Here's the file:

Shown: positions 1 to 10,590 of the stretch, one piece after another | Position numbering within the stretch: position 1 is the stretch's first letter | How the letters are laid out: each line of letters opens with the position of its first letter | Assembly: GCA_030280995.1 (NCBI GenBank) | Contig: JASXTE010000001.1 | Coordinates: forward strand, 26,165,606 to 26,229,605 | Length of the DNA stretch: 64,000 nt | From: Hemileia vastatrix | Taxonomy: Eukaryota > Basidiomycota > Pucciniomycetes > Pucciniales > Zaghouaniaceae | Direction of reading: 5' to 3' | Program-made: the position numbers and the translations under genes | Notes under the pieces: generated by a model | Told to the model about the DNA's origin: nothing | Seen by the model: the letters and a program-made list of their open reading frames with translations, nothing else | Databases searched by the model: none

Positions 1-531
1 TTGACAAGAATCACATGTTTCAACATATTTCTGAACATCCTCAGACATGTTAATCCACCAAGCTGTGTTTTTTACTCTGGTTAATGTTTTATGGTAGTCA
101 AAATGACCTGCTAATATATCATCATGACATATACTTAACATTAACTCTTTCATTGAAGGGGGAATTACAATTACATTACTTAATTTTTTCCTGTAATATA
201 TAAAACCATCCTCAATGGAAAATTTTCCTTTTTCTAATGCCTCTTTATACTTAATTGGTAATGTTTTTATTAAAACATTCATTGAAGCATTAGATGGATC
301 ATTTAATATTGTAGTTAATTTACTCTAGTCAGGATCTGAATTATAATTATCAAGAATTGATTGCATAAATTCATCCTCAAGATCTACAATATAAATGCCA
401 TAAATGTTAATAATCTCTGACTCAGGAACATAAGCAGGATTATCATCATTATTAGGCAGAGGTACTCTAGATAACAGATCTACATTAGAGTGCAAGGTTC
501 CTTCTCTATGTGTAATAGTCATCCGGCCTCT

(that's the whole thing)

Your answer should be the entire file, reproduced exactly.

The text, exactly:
Shown: positions 1 to 10,590 of the stretch, one piece after another | Position numbering within the stretch: position 1 is the stretch's first letter | How the letters are laid out: each line of letters opens with the position of its first letter | Assembly: GCA_030280995.1 (NCBI GenBank) | Contig: JASXTE010000001.1 | Coordinates: forward strand, 26,165,606 to 26,229,605 | Length of the DNA stretch: 64,000 nt | From: Hemileia vastatrix | Taxonomy: Eukaryota > Basidiomycota > Pucciniomycetes > Pucciniales > Zaghouaniaceae | Direction of reading: 5' to 3' | Program-made: the position numbers and the translations under genes | Notes under the pieces: generated by a model | Told to the model about the DNA's origin: nothing | Seen by the model: the letters and a program-made list of their open reading frames with translations, nothing else | Databases searched by the model: none

Positions 1-531
1 TTGACAAGAATCACATGTTTCAACATATTTCTGAACATCCTCAGACATGTTAATCCACCAAGCTGTGTTTTTTACTCTGGTTAATGTTTTATGGTAGTCA
101 AAATGACCTGCTAATATATCATCATGACATATACTTAACATTAACTCTTTCATTGAAGGGGGAATTACAATTACATTACTTAATTTTTTCCTGTAATATA
201 TAAAACCATCCTCAATGGAAAATTTTCCTTTTTCTAATGCCTCTTTATACTTAATTGGTAATGTTTTTATTAAAACATTCATTGAAGCATTAGATGGATC
301 ATTTAATATTGTAGTTAATTTACTCTAGTCAGGATCTGAATTATAATTATCAAGAATTGATTGCATAAATTCATCCTCAAGATCTACAATATAAATGCCA
401 TAAATGTTAATAATCTCTGACTCAGGAACATAAGCAGGATTATCATCATTATTAGGCAGAGGTACTCTAGATAACAGATCTACATTAGAGTGCAAGGTTC
501 CTTCTCTATGTGTAATAGTCATCCGGCCTCT